Published December 4th, 2015 at 7:55 AM3 minute read
A pair of Kansas City brews will be packing a bit more punch this holiday season thanks to a duo of collaborations between local coffee shops and breweries. The Martin City Brewing Company and Second Best Coffee have teamed up on a coffee stout that’s available in MCBC’s tap room right now, and last week was the first bottling run for Boulevard Brewing Company’s Early Riser — a coffee porter made in conjunction with Maps Coffee Roasters — set to be released in January.
Coffee has proven to be fertile inspiration ground for local breweries. Martin City teamed up with Benetti’s Coffee Experience in Raytown on a coffee stout last year and Boulevard has produced Coffee Ale and Imperial Stout X: Coffee with The Roasterie in years past. Torn Label Brewing Company uses Thou Mayest coffee for its Café Dubbel and Double Shift Brewing Company unveiled a golden coffee stout at Pirate’s Bone Coffee last month. Dutchman Coffee Roasters even had a tap of cold brew at the Cinder Block Brewery in North Kansas City. But the new Second Best collaboration with Martin City is the first to feature coffee that was stored in beer kegs long before it was ever an ingredient in beer.
A few moments after Nathan Anderson sits down at the counter that faces the parking lot in front of Waldo’s Second Best Coffee, a pint glass is set in front of a customer a few stools to his left. A light-brown cascade falls like taffeta ruffles on a wedding dress, slowly revealing the inky black coffee brew beneath.
“That is the Nitro,” said Anderson, co-owner of Second Best, falling silent and taking a minute to watch the undulations, along with the rest of the folks perched on stools on a recent Tuesday.
The Nitro is a nitrogenated cold brew coffee that Second Best has had on tap behind the bar since this spring. The kegged brew is made with coffee beans from Chiapas in Mexico, which Anderson picked for their slightly nutty character. The beans are coarsely ground before being shocked with hot water. The grounds are then cooled with cold water before steeping for 12 hours. The coffee is then filtered and pumped into kegs. The nitrogen gives the coffee a creamy mouth feel when poured.
When Martin City approached Anderson about making a coffee stout, he immediately thought of the Nitro.
“The Nitro coffee has low acidity and a nice nutty character. The beer has nice layers and more complexity than I imagined,” said Anderson. “I’d have one sip that finished with stout and then the next sip would have coffee. It was like it was swirling around in there.”
Anderson delivered both cold and hot brewed coffee in kegs to Martin City to create the coffee stout.
“The cold brew coffee added a lot of flavor, but not a lot of aroma. We needed to finish it with hot brewed coffee to get that aroma up front,” said Anderson. “Adding the hot and cold coffee allowed different elements of the coffee to come out at different points of drinking the beer.”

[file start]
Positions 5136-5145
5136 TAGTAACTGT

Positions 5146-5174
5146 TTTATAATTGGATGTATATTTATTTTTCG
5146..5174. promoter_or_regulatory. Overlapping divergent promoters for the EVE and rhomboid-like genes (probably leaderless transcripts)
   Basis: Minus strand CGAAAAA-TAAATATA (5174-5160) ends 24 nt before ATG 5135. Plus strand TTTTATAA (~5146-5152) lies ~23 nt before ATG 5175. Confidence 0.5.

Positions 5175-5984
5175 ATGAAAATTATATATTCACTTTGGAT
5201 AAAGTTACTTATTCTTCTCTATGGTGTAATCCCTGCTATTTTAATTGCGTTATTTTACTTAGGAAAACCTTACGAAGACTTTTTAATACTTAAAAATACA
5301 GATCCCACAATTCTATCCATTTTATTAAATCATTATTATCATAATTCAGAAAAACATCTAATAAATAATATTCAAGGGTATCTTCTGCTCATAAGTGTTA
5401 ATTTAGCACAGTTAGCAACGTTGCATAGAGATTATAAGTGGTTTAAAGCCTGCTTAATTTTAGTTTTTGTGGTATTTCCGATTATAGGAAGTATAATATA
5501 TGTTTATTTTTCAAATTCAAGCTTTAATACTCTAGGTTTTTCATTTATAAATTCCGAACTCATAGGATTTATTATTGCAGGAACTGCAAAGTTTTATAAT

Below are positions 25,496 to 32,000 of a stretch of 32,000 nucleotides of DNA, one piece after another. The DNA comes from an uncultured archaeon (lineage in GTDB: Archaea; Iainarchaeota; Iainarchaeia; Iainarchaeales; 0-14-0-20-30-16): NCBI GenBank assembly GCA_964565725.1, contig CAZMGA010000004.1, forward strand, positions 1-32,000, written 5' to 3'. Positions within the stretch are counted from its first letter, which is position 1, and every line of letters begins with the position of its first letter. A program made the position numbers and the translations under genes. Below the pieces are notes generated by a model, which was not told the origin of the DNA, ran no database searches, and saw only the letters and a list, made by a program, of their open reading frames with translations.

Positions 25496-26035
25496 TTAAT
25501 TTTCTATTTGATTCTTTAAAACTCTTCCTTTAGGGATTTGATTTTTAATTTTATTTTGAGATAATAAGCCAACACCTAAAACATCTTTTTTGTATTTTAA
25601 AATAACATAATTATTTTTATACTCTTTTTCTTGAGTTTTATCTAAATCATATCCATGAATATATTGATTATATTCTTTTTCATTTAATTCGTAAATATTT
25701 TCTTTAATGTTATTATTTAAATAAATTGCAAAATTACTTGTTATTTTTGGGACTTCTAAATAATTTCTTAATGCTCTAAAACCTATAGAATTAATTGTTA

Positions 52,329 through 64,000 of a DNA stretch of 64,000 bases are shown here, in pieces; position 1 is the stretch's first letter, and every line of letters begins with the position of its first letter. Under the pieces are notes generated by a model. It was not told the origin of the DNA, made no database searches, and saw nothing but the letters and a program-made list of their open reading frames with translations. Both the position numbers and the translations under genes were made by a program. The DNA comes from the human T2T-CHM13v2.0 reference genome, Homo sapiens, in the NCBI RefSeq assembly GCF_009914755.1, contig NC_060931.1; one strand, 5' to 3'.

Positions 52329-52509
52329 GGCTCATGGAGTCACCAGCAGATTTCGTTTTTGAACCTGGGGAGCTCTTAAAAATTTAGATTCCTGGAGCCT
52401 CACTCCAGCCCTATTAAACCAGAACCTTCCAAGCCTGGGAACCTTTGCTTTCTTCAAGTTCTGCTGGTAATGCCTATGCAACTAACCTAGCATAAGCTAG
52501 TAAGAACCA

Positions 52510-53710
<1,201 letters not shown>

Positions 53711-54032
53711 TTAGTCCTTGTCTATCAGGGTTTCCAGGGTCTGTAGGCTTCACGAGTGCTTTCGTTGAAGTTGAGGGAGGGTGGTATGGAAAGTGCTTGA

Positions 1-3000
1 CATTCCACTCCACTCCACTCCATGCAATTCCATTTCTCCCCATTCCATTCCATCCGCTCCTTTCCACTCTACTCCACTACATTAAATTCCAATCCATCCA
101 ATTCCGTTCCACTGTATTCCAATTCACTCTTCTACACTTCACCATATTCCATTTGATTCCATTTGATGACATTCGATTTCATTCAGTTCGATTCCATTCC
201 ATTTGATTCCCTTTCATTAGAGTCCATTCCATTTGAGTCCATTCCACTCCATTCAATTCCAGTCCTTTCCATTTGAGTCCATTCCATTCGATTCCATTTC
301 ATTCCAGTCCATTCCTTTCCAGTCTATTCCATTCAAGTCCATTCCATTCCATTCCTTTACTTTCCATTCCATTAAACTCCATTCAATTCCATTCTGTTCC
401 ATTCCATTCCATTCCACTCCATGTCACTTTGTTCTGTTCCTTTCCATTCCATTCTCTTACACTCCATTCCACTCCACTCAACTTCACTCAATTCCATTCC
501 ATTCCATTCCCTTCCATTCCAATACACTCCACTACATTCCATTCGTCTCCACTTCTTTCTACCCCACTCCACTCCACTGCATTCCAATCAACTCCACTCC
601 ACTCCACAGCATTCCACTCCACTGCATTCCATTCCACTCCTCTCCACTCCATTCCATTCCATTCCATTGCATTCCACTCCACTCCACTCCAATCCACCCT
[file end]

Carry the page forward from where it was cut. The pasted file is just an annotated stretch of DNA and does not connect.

The Second Best Coffee Stout is on tap and in bottles at the Martin City Brewing Company’s taproom and should start going out for delivery next week. A few miles north in Boulevard’s tasting room, there’s a test version of another new coffee brew: Early Riser.
“This is about as old school craft beer as you can get,” said Boulevard brewer Dustin Jamison. “”It’s nice and super drinkable.”
Early Riser began with a base beer with the same malt bill (base ingredients) as Boulevard’s Bully Porter. For Early Riser, the brewery toned down the hops and the final beer has a slightly lower alcohol by volume, 5.2% as opposed to Bully Porter’s 5.8%.
“It’s a little more coffee forward. The beer is just the canvas for the coffee to come out on,” said Jamison.
Representatives from the brewery and Vincent Rodriguez, owner of Maps Coffee Roasters in Lenexa, Kansas, sat down for a cupping session to pick the right coffee to blend with the porter. They tabbed a Cauca Cajibio Estate brew from Colombia, which has a big body, chocolate, toffee, and golden raisin notes.
“The roast is light, but the coffee is pronounced in the beer,” said Rodriguez. “We really wanted for this to be a familiar coffee flavor. I get excited when I look at the reviews on Untappd [a beer rating mobile app] because everyone says it tastes just like iced coffee.”
Rodriguez then roasted and ground 2,400 pounds of coffee. That coffee was then bagged and hung in the tanks at the brewery. After the beer has fermented, the coffee grounds then steep in bags in the beer (like a giant French press without the plunger). And just like your morning cup, this one will certainly cause drinkers in Kansas City to perk up a bit.
“You’ve got that good strong coffee aroma in the nose and the coffee continues throughout,” said Jamison.
“When someone is pouring the beer, you can smell the coffee across the bar.”
— Jonathan Bender writes about food trends for KCPT’s Flatland, and is the founder of the Recommended Daily.